If you are applying for a PMO Director/Manager role anytime soon, you are going to love this article here on the Top 20 Best Project Management Office Director / Manager Interview Questions for 2021. 

Bill Dow, PMP

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2 thoughts on “How to Build a Project Management Office(PMO) Checklist in 12 Steps!”

  1. @Bill, do you have any case studies showing that what you advocate actually works?

    How is it that you reconcile the words of Field Marshall Helmuth von Moltke (the elder) who told us in 1865 that “no plan survives 1st contact with the enemy” a theory that was updated in 1951 by General Eisenhower who told us “plans are useless but planning is essential”?

    We publish two case studies, one which followed your “top-down” advice that failed dismally and another one that we grew organically “bottom-up” that documented savings of 65 million USD over a 4-year period.

    Here is the link to the presentation we made for PM Expo showing both case studies https://www.academia.edu/63094162/_Successful_vs_Failed_PMO_Case_Studies_including_a_Root_Cause_Analysis_sharing_Lessons_Learned_How_to_Do_It_PT_Expo_Presentation_All_Locations_Dates_06_16_2021 and here is a link to an AACE Certification Paper written by one of the key architects of this outstanding “success” story https://pmworldlibrary.net/wp-content/uploads/2013/01/PMWJ2-Sep2012-WIBIKSANA-EVM-Adapted-for-UndergroundMining-StudentPaper.pdf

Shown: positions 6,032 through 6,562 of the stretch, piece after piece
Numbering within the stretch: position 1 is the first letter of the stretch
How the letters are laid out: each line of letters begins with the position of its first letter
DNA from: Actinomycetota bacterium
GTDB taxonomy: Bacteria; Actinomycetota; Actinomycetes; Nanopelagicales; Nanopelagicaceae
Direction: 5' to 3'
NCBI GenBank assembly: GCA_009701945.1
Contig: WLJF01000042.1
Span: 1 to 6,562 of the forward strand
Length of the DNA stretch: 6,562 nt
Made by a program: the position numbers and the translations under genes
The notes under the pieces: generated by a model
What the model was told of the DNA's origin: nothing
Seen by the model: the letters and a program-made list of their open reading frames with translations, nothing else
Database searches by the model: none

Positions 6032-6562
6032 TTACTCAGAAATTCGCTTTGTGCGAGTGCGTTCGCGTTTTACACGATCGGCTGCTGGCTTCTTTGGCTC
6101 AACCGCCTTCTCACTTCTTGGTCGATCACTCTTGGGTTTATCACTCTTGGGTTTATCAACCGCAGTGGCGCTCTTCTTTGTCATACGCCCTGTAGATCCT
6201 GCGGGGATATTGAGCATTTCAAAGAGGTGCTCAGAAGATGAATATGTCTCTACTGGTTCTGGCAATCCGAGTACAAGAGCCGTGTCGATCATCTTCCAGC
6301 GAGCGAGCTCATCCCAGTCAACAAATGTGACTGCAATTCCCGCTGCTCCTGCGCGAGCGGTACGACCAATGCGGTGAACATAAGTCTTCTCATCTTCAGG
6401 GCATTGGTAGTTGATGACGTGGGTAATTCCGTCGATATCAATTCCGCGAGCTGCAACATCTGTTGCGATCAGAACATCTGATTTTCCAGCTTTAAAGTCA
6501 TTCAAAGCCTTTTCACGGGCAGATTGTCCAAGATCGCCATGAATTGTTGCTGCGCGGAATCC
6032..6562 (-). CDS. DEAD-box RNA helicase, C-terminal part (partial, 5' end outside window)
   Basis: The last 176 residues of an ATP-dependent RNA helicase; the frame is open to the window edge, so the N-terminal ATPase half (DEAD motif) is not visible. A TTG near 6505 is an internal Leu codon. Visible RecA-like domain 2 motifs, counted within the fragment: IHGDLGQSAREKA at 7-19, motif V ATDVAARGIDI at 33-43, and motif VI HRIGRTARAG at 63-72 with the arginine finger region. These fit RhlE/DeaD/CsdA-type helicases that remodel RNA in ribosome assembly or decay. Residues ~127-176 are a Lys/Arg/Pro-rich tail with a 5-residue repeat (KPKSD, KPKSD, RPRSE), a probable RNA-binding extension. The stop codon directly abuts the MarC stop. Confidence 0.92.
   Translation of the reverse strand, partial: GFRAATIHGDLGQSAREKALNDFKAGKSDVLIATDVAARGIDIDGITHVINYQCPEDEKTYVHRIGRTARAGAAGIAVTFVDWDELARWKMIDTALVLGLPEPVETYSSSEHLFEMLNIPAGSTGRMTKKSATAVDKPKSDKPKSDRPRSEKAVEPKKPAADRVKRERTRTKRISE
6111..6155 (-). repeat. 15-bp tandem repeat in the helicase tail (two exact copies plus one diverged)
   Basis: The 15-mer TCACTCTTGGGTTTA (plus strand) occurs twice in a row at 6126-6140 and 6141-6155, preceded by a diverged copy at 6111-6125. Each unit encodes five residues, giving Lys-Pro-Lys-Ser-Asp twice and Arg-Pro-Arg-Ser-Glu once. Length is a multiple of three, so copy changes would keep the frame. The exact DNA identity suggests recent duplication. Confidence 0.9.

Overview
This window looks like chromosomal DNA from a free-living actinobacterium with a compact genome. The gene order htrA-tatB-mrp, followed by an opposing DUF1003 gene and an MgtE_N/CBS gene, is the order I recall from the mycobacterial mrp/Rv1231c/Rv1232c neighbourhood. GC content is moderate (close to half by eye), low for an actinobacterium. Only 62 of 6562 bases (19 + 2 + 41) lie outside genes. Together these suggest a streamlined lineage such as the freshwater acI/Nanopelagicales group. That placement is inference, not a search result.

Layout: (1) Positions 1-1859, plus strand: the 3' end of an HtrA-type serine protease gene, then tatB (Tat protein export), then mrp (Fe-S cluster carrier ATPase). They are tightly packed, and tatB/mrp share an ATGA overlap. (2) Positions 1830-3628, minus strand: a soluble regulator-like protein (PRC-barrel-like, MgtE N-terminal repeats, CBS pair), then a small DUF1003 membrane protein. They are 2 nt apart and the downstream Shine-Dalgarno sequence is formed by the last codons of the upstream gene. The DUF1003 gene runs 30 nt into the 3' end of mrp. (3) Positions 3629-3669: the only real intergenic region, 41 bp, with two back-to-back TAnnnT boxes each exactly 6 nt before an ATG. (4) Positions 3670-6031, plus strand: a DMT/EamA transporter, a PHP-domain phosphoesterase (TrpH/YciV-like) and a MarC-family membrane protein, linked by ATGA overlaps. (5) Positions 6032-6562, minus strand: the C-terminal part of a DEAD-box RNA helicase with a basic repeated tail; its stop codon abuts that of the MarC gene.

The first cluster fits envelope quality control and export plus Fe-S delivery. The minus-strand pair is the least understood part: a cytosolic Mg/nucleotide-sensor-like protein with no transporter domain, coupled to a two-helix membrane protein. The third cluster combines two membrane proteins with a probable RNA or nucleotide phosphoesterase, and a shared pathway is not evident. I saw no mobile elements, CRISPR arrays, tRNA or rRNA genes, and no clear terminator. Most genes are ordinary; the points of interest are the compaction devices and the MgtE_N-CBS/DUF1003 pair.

Another point that I don’t see you’ve made and that is for those of us who are CONTRACTORS, where projects are PROFIT CENTERS, for hundreds if not thousands of years we have built our business models around what we in construction call “project controls” and IT people call Project Management Offices (PMO) Here is the 1909 resource we recommend to support the origins of “project controls”. “Cost Keeping and Management Engineering: A Treatise for Engineers, Contractors and Superintendents Engaged in the Management of Engineering Construction” by Gillette and Dana (1909) https://books.google.co.id/books?redir_esc=y&id=zO-ADudj-R8C&focus

    I hope this helps you for future articles and I’d love to see case studies showing how your approach actually worked?

    1. Thanks Paul, appreciate the comment and love the details you sent, but yes, I have ran ten PMOs across my career across four different companies so my case studies are created every day. I teach and write about what I do on a day-to-day basis, so this is not theory, it is also not construction, so I understand the differences. Thanks again for reading, I love it, appreciate the engagement.